Once the top layer has been removed, you have access to the pit for the gear linkage. You will see the gear drive is connected to a short lever that is connected to the main linkages. Simply pop the linkage that is connected to a ball joint on the lever using a flat screwdriver. You then can remove the 4 Nos. of M6 bolts from the inside of the engine bay. Remove the Wiper Motor Assembly. I had a look on the surface area and chose to do the bigger ones first. If you look at the mounting plate, it has been pressed and you can see valleys made by a press machine. These increase the stiffness and rigidity of the plate against torque from the reduction gear. Whereas the rubber holders for the mounting holes provide damping against vibration, therefore securing the assembly to the firewall.
Additional areas can be removed without sacrificing the effectiveness of the unit.
The wiper arm is to me the only esthetic mod that I have done. Its not really functional but more for look. These were extracted from the pinion. Each were secured by an M8 nut and suitable washer. You will need to remove the plastic cover before getting access to the nuts themselves. Once the nut is removed, you will need to rock the wiper arms to and fro to remove it. The arm itself has two parts, the metal arm and the allow elbow. The elbow is the part that is directly connected to the drive pinion. I chose to concentrate on the metal part. I was inspired by my boss’s BMW 525i which had cut outs on the wiper arm. I think there were 5 slots. Since this is an R3, I decided 3 holes were more apt. But I also did two holes at each side of the arm. I used a 6mm drill bit for 5 Nos. of the pilot holes and enlarged them with a dremel or also known as a rotary cutter. Repeat on other arm. Lastly I had to deburr the pieces, sandpapered it and respray with flat black spray. I let it dry for 2 hours before fitting them back in.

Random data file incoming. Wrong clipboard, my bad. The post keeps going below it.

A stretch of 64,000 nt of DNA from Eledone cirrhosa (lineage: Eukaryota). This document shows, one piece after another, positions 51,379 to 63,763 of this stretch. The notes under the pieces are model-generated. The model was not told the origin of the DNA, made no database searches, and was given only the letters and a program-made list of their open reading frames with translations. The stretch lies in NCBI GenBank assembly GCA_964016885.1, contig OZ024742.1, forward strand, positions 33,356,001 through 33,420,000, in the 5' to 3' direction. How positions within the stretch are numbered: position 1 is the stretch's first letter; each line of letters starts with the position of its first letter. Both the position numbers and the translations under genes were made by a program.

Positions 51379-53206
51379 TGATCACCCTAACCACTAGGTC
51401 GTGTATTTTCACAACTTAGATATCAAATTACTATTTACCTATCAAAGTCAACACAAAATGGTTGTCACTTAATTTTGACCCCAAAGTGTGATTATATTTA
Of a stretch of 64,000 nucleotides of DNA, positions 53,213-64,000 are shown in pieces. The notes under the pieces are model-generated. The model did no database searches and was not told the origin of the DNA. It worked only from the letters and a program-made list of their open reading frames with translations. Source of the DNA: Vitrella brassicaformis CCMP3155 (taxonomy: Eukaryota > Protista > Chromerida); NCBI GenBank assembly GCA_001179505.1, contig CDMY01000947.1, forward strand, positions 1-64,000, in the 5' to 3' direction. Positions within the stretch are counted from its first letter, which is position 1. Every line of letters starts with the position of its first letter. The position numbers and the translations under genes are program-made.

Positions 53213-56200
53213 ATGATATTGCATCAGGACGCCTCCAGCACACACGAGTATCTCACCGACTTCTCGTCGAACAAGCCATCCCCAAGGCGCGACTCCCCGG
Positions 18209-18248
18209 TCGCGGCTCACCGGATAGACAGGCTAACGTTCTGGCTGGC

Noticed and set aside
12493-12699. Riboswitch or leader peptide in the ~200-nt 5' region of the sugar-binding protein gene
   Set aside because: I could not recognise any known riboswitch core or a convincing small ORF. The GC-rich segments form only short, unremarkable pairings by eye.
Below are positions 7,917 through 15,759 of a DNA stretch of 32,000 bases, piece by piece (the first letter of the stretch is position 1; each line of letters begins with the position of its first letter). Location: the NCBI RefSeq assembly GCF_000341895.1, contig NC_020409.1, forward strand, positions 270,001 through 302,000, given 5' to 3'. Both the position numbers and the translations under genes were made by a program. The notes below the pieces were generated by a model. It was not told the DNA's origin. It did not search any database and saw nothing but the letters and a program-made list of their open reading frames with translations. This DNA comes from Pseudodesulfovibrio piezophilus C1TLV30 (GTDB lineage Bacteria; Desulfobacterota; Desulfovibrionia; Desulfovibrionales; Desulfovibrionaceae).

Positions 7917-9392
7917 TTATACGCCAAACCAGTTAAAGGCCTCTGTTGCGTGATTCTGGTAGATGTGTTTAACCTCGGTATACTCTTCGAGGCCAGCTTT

This is by far my favourite mod. I love it for the sheer amount of metal that I could remove and the ease of removal and installation. It sits on the right side of the car just behind the front light. It is mounted to the left wall with two M6 nuts.
If you have a look at it, the are lots of areas to drill, cut and get rid off. I went a bit too far with this and even drilled the part below the vertical holder. I think you can do almost everywhere with the exception of the two points where the plates are spot welded together. You can see the spot welds in the picture.
Filter Housing Mounting
One of the bugs with the Neo R3 is that the Housing is big and does not sit nicely on the Intake Runner Manifold. I tried to do mods to the rubber bush to get a lower profile. Hours spent and I could not get it to sit down properly. This leads to the constant rubbing of the housing against a plastic fastener on the bottom of the bonnet. This housing sits on a metal piece that holds the two rubber bushes. I merely add 2 Nos. of M18 holes and drilled using carbide bit at various points. I could cut off a piece where it was supposed to hold a cable.
The battery holder maintains the position of the DIN45 battery. It is made out of thin sheet metal press formed to accommodate even larger batteries. It has a bent plate that is secured by an M8 bolt to make sure it stays there. This is another enjoyable
modification. Its not so much the weight per hole but the huge number of holes that could be made.